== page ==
Must be getting old.

Thursday, April 01, 2004

I caught a fish.

I'll be damned, I caught a fish!

About a foot long, nice rock-fish. On an egg hook, a St. Vinnie's sparkly plastic worm, and a chunk of rock mussel. Darn fish SWALLOWED it.

I asked to catch a fish in the name of one of the boys who'd been killed recently (see recent postings) -- Cassidy Hunter. Cassidy was known for his love of fishing. He might not have finished his math homework, but he could sure count the fish he'd caught. And up here, fish counts more than math.

It was kinda like, "Cassidy, if you're not an eagle, and you'd like a body to inhabit to fish in, then come fish in me."

And bam! I had me a rockfish.

All peoples have made people who have gone before into deities, minor or great.

From now on, I'm fishing in the name of Cassidy Hunter. Call me superstitious, call me lucky, I'm giving Cassidy the credit. I never met the kid, but if I can help him keep fishing, I'll make sure my fishing license stays active.

Better go thaw us some potatoes -- fish for supper tonight!
Five young men died in this very small community recently. One shot himself, four more were destroyed when their car flipped into the Pysht river on the way back from Port Angeles. For details, go to and hunt the archives.

Even though I didn't know the boys, it was strongly hinted that, as a member of the community, I attend the memorial service in the Clallam Bay School Big Gym. And we'd bought the house from the mother of one of the boys. So even though I didn't want to be presumptuous upon anyone's grief, I agreed that adding to the number of people in the audience would be comforting. Dressed up in my spiffiest New-Yorker black, and went up the hill (Dan had a cold. And he hates these things).

The services began with the playing of hymns upon a piano as the people filed in. Kinda nice -- I like those Protestant hymns.

As is usual at such services, winced through the Christian minister's opportunistic exploitation of the community's grief to remind everybody that, "unlike others," nobody but those who had Found The Lord would find comfort.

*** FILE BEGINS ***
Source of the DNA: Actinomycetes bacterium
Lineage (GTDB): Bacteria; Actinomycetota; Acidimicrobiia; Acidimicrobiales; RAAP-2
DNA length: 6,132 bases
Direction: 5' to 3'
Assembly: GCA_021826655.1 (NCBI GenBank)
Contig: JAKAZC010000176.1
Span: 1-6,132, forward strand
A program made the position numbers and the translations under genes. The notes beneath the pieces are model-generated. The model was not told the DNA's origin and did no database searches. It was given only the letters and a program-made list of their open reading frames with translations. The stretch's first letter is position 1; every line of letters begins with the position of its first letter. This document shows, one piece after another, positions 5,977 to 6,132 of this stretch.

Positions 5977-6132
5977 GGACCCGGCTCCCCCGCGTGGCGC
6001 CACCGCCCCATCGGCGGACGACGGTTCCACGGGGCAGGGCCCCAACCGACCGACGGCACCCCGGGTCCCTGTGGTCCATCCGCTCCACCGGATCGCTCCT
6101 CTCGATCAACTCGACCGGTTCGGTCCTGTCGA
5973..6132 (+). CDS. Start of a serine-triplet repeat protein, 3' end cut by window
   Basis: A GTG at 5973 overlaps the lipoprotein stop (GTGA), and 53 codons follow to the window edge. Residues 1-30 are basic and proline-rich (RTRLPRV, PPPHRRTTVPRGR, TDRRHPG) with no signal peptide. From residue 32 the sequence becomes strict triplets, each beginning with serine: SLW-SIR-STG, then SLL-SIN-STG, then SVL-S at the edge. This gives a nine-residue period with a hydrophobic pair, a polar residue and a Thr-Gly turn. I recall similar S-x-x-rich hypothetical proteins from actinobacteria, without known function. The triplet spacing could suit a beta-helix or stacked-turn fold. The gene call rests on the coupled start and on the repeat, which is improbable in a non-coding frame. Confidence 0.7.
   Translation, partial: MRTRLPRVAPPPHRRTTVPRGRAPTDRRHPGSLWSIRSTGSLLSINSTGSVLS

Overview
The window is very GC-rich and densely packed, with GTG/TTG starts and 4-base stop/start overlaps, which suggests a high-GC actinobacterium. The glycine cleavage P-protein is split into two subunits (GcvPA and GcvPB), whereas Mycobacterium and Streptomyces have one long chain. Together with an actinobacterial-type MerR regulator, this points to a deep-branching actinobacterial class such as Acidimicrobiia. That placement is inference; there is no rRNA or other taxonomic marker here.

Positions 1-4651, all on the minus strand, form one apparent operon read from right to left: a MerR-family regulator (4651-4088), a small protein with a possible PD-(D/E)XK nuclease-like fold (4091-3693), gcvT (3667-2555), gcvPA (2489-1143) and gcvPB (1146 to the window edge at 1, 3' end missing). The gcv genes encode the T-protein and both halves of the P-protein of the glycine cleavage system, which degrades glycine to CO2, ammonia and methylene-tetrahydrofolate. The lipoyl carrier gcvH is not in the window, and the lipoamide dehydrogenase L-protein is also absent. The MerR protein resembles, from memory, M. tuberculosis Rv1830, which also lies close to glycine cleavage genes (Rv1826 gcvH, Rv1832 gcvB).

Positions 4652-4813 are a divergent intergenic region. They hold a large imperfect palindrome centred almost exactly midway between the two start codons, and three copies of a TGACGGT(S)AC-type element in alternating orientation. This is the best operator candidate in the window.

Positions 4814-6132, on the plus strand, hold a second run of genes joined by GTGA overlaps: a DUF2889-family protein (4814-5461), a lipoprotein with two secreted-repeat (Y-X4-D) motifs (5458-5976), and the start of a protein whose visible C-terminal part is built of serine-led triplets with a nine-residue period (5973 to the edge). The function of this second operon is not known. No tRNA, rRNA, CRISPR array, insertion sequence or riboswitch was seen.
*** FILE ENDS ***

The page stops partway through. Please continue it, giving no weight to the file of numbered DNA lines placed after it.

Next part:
How do these guys live with themselves? They have no clue that there might be other than professed Christians in the audience, and they drive a knife through these people's hearts. I wasn't even related to the boys, and I felt the hackles go up on my neck. And if these guys DO have a clue, there is a special hell for them.

He went on to speak of the fact that so many young people today have the "dark need, the strange need" to leave life themselves. With "dark," I think he was hinting that Sa-Tan was involved. Well, first of all, Satan is a Christian god. And second of all, people off themselves because they're in pain. And a lot of kids today are in pain. The devil didn't make 'em do it -- they just want to get out.

And then the people spoke.

First of all, the kids had chosen songs like "Where's my Homey?" for music. Ghetto songs about grief and death and loss. A cry from the heart. I felt mine constrict.

And then a member of the Makah tribe got up and told everyone (I may be wrong in thinking defiantly) that among her people when young men die, they are reborn as something strong. She spoke of four eagles that had showed up over the town. The eagles are mating right now, but they don't usually hang around downtown. So come to your own conclusions. She finished with, "So when you see something strong -- an eagle, a bear, a raven, a mountain lion, know that they are still with us."

The Makah elders had come down to sing Medicine songs, too. Their song had a spooky chorus that sounded like a ghost hoo-ing in the woods. Their take on offing yourself from grief or trouble: anything you do reflects on your relatives and your community. So hang around and bring honor upon your people.

Both ways of pushing people back from the brink, but one had less threat and more appeal to the community status of the kids in the audience. The minister was more subdued after that. See? Even Christians can learn tolerance.

The kids at the school put together a slide-show about their lost friends, that was heartbreaking AND funny. And then a second slide-show, that treated the five boys as if they were running on the field at a ball game, and the school was encouraged to clap and make noise.

Did you hear it? I don't know why not. They were on their feet screaming and stamping.

We should all be very glad that young generation is coming on -- they're fighting generations of war and damage and hate, and they're fighting hard.

Tough times. Tough kids.